Van Isle 360 yacht race adds Black Press as title sponsor

Black Press community newspapers will chart a course alongside yachts for the Black Press Van Isle 360 2013 International Yacht Race.

  • May. 18, 2013 3:00 p.m.

NANAIMO — Black Press community newspapers will chart a course alongside sailing yachts from across the Pacific Northwest for the Black Press Van Isle 360 2013 International Yacht Race.

With a race organizer in place, Black Press is the title sponsor.

Formerly known as the Cadillac Van Isle 360 International Yacht Race, the event, which starts and finishes in Nanaimo, has run since 1999 when Nanaimo yachters Wayne Gorrie and Janine Bell organized the competition and attracted 14 boats to circumnavigate Vancouver Island. The race has run every other year on the odd year since 2001 and has become the most challenging yachting event in the region.

In 2011 Blast Performance Sailing acquired the rights to the event with Jeffrey Motley, owner of the Vancouver-based company, and his wife Sylvia becoming the race’s lead organizers.

“They were looking for someone to take it over and it was one of those things where the sailing community really didn’t want to see the race disappear,” Motley said. “The long and the short is we decided to take it on and keep it going.”

Black Press was asked to sponsor this year’s race because of the news agency’s ability to provide in-depth coverage both regionally and at a community level.

Mark Warner, president of Black Press Vancouver Island operations, said he considers being given the opportunity to become title sponsor of the event an honour.

“As our staff, readers and customers are residents throughout Western Canada and the USA, we feel it is important to invest and participate in the activities and organizations that make our communities a better place to live and play,” Warner said. “Many of us grew up on or near the ocean, and we respect the beauty and incredible experiences it has to offer.”

Motley and Black Press share the same goals to promote the race and the communities taking part, and enhance Island tourism.

“What we want to do, if we can, is build the race to the same level as the (Rolex) Sydney Hobart Yacht Race in Australia where people wake up on Boxing Day and watch a sailboat race,” Motley said.

The Van Isle 360° is truly an international event with two-thirds of entrants drawn from the Island and Lower Mainland, and one-third of contenders from the U.S. Pacific Northwest.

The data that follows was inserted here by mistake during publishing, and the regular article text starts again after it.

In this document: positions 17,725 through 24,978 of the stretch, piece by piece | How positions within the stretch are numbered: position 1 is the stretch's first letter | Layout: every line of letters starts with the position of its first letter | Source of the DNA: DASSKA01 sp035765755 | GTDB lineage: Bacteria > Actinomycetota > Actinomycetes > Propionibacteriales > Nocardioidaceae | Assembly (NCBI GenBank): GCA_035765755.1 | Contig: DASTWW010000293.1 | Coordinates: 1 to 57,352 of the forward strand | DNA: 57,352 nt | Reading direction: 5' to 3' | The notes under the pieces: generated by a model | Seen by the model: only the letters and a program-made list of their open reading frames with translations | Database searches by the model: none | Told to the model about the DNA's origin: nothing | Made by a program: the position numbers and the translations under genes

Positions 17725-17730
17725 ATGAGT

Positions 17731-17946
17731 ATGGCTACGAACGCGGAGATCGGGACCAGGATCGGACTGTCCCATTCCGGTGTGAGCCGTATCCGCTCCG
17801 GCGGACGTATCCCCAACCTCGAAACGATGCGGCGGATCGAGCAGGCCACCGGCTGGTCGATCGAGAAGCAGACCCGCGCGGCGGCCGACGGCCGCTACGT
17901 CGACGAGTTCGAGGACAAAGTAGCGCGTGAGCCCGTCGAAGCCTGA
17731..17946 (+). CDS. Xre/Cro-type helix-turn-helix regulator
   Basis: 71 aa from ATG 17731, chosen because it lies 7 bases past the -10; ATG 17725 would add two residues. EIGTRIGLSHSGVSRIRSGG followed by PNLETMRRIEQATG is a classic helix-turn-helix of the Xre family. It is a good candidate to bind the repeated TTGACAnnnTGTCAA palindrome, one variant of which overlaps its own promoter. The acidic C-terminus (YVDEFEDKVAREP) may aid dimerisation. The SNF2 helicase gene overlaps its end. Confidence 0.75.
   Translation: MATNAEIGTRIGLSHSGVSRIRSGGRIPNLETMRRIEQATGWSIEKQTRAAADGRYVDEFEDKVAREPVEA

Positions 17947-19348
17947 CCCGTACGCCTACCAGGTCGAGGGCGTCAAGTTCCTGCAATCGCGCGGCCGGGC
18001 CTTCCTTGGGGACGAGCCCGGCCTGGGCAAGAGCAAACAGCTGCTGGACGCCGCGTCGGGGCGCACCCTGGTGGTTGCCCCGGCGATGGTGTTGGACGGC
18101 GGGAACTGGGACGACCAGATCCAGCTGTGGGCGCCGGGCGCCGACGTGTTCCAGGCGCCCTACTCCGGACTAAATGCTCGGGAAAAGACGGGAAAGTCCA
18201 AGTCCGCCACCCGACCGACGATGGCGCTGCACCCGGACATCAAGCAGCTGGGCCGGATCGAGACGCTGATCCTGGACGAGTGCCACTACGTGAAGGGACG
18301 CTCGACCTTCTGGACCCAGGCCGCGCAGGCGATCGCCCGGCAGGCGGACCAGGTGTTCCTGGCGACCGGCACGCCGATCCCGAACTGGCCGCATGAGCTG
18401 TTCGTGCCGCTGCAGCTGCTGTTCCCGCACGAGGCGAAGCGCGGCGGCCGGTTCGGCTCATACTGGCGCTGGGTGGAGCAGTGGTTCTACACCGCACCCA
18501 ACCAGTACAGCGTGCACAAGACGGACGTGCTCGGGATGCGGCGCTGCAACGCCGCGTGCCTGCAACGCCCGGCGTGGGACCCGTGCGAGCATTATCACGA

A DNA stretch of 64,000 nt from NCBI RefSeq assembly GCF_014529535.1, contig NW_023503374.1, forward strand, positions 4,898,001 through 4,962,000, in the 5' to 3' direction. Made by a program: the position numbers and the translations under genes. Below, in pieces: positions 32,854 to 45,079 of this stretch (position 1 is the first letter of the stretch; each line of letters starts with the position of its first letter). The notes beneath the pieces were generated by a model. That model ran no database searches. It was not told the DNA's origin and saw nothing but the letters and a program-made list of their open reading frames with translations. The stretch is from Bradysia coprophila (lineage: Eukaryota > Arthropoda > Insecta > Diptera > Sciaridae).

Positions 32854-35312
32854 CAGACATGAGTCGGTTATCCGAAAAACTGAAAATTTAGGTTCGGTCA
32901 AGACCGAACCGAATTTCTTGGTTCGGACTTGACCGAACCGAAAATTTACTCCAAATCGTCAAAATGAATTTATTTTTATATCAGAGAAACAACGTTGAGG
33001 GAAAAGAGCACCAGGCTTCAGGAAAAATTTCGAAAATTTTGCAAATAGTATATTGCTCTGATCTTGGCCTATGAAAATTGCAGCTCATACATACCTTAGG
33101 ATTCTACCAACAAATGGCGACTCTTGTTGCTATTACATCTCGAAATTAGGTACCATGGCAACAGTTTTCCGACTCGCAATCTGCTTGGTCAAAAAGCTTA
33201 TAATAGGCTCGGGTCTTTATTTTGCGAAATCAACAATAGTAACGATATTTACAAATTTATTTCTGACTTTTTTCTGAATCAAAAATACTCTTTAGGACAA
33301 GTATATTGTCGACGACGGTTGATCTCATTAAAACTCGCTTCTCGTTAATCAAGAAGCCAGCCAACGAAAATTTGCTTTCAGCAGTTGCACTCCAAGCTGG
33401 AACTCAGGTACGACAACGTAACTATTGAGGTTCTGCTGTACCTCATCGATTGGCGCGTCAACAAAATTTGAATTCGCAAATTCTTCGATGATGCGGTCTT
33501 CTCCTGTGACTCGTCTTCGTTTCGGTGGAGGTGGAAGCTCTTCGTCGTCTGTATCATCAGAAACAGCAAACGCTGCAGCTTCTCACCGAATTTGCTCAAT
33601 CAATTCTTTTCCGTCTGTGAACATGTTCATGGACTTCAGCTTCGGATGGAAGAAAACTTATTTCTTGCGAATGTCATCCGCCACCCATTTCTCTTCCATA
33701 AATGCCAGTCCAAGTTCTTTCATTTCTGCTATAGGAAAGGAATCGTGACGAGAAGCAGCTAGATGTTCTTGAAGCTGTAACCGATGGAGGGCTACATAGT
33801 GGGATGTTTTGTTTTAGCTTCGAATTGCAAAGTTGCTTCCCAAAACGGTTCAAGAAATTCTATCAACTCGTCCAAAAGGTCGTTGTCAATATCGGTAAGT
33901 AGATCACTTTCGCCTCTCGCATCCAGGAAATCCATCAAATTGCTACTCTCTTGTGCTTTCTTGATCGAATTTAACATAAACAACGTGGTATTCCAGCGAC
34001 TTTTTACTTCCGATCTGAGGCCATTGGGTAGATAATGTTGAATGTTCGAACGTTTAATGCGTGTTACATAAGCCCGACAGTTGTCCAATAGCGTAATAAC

Motley is also trying to make people aware of the world-class levels of competition happening in local waters, hoping they aspire to race one day. The big races are the drivers of the industry.

“In the Pacific Northwest, this is the race,” Motley said. “Where else can you have two weeks of summer adult camp, chasing everybody around the rock and just having a great time?”

It can be a dangerous venture, too. In 2011, crews were hit with 100 km/h winds in the Strait of Georgia and one craft struck a whale, shattering its rudder.

For 2013, race organizers are providing a safety at sea course and at least two crew members certified through the course must be on each craft for each leg of the race. More than 350 sailors have been put through the course for this year’s event.

The earthquake and tsunami that hit Japan in 2011 could be a factor on the west coast of the Island this year. An estimated 1.5 million to three million tonnes of debris is drifting across the Pacific Ocean that could land on North American shores. Heavier items are expected to arrive with higher frequency throughout the spring and summer of 2013.

“One of most interesting aspects — and we don’t know how big it’s going to be — is the potential for tsunami debris off the West Coast,” Motley said.

Karla Robison, District of Ucluelet manager of environmental and emergency services, will brief crews to the dangers and areas they might most likely encounter with large objects drifting off the coast.

The Black Press Van Isle 360 2013 International Yacht Race runs June 8 to 22. The dates are determined by the timing of slack tides during daylight hours in Seymour Narrows near Campbell River.

“All the planning revolves around when there are slack tides so the boats can get through,” Motley said.

Black Press reporters will be there regardless of weather, time and tide to record the competitive seamanship of more than 20 crews registered to take on this year’s challenge and showcase the communities supporting the race.

“Good luck and fair weather to all the entrants this year. We look forward to following and describing on our pages your adventures around our beautiful Vancouver Island and the warm hospitality you will find in each port,” Warner said. “It truly reflects what we find in each and every one of the beautiful communities we are established in – a group of rugged and adventurous souls from the beautiful Pacific Northwest that test their endurance every day and have a lot of fun doing so.”

For more information about the Black Press Van Isle 360 2013 International Yacht Race, visit www.vanisle360.com.

 

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